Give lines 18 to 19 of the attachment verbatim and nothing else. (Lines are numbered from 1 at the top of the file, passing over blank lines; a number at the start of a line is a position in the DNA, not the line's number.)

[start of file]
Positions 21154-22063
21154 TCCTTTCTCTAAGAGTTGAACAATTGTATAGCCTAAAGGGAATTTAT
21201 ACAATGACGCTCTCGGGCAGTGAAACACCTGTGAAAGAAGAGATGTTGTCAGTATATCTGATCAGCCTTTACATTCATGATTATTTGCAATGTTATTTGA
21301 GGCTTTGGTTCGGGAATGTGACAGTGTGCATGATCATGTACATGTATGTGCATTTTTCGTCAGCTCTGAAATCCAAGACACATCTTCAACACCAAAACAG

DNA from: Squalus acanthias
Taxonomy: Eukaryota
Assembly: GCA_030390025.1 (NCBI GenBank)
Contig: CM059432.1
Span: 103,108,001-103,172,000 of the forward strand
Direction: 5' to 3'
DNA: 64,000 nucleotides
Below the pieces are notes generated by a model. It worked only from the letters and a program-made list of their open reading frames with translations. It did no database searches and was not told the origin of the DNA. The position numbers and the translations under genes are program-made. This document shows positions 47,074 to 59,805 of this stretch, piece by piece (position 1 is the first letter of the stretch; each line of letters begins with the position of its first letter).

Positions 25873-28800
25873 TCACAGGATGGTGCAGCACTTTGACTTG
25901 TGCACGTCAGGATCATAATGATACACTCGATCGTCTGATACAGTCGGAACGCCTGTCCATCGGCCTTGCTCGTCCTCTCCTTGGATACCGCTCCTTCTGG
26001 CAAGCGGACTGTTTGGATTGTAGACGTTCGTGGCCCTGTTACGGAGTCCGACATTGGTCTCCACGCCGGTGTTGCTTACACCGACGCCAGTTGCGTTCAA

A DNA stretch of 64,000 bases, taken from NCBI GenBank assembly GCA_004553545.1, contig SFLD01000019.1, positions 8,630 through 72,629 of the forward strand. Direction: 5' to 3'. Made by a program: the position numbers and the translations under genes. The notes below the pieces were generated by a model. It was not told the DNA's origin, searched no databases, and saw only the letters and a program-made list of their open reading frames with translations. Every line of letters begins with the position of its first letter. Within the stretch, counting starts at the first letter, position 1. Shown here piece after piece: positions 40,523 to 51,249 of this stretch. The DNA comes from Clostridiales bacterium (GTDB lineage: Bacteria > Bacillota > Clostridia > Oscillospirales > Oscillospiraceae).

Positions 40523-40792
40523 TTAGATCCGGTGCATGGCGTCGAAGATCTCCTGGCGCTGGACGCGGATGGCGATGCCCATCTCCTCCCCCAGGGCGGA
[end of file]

Positions 40523-40792
40523 TTAGATCCGGTGCATGGCGTCGAAGATCTCCTGGCGCTGGACGCGGATGGCGATGCCCATCTCCTCCCCCAGGGCGGA